•    Sub divide by types of waste
•    Address contamination concerns
•    Off-site: Anaerobic digester, organic composting, direct to farm
•    On-site: Composting, big green

I run a restaurant or commercial kitchen, can I donate my leftover prepared food rather than wasting it?

•    Rules around prepared food donations: 
•    Rules for ingredient donations:
•    Types of food donation organizations: Food banks, community kitchens, shelters
•    Specific organizations: Community Plates, Mid-ohio foodbank, Faith Mission, Van Buren Women’s Shelter

Can I transport food waste from a local school and place them in my backyard composter?

Yes, residents can collect school food waste and compost the waste in their backyard composter or using another method of food waste breakdown. Community gardens can also create such arrangements. You should only transport as much food waste as your backyard system can properly manage. OF NOTE: Prohibitions may exist in local zoning and health codes. In Franklin County, there are few restrictions dedicated specifically to food waste, but general waste regulations exist and could be applied. However, the most restrictive regulations of waste sites are connected to floodways and community gardens. Specific HOA boards may also have restrictions for composting food waste, such as types of permissible containers.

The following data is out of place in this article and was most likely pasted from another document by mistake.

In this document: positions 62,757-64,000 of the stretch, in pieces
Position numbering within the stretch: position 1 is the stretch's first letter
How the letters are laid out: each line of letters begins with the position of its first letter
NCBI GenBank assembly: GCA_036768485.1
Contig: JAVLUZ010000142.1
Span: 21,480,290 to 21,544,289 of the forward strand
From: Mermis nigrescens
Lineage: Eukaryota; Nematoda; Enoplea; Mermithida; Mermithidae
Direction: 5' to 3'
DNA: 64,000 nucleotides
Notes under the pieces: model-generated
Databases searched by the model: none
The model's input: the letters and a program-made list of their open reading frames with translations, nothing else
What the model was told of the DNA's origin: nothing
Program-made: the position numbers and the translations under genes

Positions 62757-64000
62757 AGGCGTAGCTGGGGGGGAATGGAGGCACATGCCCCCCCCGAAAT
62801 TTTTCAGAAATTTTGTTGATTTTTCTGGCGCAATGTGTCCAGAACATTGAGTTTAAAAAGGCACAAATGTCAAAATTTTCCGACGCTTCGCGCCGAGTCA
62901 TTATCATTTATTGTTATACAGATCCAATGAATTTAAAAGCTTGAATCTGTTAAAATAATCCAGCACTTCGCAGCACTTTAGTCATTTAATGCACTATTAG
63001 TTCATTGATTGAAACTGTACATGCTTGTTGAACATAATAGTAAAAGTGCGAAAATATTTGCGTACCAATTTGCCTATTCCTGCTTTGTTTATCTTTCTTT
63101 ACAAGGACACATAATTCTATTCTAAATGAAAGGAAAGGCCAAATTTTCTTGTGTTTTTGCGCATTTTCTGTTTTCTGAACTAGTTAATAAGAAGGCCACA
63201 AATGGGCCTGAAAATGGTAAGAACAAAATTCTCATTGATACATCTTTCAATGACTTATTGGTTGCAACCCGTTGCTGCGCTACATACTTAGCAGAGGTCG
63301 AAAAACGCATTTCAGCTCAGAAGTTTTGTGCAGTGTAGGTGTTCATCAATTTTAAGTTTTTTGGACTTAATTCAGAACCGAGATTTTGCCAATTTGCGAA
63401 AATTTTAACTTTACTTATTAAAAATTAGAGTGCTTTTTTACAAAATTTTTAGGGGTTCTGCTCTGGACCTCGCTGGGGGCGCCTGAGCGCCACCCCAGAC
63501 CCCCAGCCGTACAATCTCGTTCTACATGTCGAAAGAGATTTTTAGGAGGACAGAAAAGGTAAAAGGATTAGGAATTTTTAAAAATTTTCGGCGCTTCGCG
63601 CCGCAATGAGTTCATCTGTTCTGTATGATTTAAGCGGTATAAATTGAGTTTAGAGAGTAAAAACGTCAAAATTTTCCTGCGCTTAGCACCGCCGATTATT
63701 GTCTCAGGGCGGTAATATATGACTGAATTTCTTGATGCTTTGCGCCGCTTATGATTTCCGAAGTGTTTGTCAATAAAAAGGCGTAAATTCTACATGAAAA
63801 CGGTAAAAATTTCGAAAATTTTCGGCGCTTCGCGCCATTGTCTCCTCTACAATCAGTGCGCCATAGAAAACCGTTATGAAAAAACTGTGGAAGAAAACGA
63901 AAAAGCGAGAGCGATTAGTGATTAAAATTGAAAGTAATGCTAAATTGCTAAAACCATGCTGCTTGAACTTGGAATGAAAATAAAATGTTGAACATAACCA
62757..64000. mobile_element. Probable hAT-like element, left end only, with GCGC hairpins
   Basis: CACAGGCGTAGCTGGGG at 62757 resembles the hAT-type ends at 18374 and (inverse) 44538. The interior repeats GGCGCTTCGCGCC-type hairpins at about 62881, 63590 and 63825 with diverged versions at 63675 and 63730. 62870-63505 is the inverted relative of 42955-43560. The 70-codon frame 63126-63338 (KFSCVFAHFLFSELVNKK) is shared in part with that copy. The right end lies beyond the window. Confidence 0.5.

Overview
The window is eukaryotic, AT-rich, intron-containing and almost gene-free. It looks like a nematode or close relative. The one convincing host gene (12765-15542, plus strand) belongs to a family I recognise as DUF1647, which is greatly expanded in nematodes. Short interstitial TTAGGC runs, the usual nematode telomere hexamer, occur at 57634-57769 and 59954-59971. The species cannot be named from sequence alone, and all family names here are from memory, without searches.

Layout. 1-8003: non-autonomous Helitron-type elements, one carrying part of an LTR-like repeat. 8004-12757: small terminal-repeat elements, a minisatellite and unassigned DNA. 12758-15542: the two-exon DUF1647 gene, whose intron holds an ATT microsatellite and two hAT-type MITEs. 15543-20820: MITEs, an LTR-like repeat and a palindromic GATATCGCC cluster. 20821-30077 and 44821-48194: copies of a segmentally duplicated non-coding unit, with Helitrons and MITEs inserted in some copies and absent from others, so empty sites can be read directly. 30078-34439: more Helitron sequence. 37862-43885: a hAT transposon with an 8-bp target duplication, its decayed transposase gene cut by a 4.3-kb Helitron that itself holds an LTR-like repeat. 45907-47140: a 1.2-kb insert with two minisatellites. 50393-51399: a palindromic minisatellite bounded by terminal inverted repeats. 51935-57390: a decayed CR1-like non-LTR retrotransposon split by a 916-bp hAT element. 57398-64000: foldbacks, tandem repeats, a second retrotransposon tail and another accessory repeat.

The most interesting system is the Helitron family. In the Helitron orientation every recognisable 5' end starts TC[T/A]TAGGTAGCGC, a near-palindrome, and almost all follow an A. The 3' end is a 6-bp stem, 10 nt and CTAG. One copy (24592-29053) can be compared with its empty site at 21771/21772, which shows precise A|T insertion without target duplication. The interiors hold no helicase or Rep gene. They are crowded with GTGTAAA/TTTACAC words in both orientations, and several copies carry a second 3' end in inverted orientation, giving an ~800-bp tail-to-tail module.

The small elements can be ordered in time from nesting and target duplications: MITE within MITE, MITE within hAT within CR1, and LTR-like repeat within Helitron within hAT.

Can my business take food scraps to my school garden or local farm?

Yes, you are permitted to take your personal food waste to a school garden or farm. It is the responsibility of the school or farm to have the required exemptions and proper approvals that will allow them to accept food scraps. Be sure to check with your local school or farm to be sure they are open to accepting the communities food waste, before you show up at their doorstep with a bucket of scraps.

Can I transport food scraps from a commercial kitchen to a compost facility, which is located in a different county?